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National Harbor, MD

Despite remarkable results with cancer immunotherapy to date, we do need to keep out feet on the ground and remember that response rates are relatively low to modest (10–30%) and the majority of patients do not respond or see a benefit with these approaches.

As we start moving beyond checkpoint monotherapy, the realisation has fast hit many researchers and companies that we really don’t know as much about the tumour microenvironment (TME) as we would like.

No doubt we will learn a lot more about it from the combinatory approaches, but be aware that this also means higher risk associated with such developments – we will likely see a lot of failures – and hopefully, some successes too.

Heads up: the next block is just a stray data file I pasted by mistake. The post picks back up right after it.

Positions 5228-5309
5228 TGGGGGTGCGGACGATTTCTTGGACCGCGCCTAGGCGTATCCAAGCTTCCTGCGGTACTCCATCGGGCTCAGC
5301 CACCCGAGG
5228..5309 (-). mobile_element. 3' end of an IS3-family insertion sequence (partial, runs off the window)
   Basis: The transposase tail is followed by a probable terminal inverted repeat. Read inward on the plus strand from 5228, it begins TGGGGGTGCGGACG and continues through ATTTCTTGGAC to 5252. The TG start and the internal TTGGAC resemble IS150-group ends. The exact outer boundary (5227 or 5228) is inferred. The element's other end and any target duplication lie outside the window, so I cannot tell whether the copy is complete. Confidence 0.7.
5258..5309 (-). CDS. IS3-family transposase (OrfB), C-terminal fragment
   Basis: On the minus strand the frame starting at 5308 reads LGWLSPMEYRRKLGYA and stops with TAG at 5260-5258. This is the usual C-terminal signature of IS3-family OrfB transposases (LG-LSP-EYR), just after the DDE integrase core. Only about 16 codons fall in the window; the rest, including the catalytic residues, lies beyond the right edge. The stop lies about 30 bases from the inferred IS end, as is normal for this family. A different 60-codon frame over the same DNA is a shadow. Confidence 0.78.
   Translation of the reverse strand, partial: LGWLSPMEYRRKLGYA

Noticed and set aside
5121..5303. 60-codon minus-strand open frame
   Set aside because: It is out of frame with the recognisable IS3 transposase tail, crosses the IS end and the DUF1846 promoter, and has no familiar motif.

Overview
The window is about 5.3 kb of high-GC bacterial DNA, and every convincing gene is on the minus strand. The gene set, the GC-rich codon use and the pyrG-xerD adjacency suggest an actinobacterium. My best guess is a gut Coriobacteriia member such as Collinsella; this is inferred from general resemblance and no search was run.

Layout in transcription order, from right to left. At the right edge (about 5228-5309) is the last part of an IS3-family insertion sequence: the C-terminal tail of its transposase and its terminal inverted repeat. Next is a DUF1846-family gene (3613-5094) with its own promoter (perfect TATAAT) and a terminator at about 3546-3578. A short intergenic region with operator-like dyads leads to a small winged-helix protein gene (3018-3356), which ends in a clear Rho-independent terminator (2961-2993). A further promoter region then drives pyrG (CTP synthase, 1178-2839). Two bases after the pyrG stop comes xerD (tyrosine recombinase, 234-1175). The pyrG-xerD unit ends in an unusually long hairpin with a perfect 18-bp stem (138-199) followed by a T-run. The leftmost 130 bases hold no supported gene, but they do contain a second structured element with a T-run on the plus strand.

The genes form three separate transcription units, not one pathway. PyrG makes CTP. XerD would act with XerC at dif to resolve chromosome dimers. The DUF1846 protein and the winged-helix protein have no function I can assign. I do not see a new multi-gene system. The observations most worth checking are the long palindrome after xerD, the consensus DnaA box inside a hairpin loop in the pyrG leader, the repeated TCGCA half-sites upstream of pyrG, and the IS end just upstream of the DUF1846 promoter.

This is where the little biotech companies have an opportunity to shine… they may have some intriguing IO compounds in development but not an anti-PD1/L1 backbone, meaning they can collaborate with a big pharma company to explore novel combinations in small phase 1/2 trials to determine what works or not. This is much lower risk (and R&D costs) for both parties and we get to see more quickly where things shake out.

At the annual Society for Immunotherapy of Cancer (SITC) meeting last week, there was a whole day devoted to New Immunotherapy Drug Development.  

Some of these agents look worthy of watching out for and following their progress.  A variety of data in different targets and MOA were presented from big and small companies alike.  We selected a few of the promising ones for further review and discussion.

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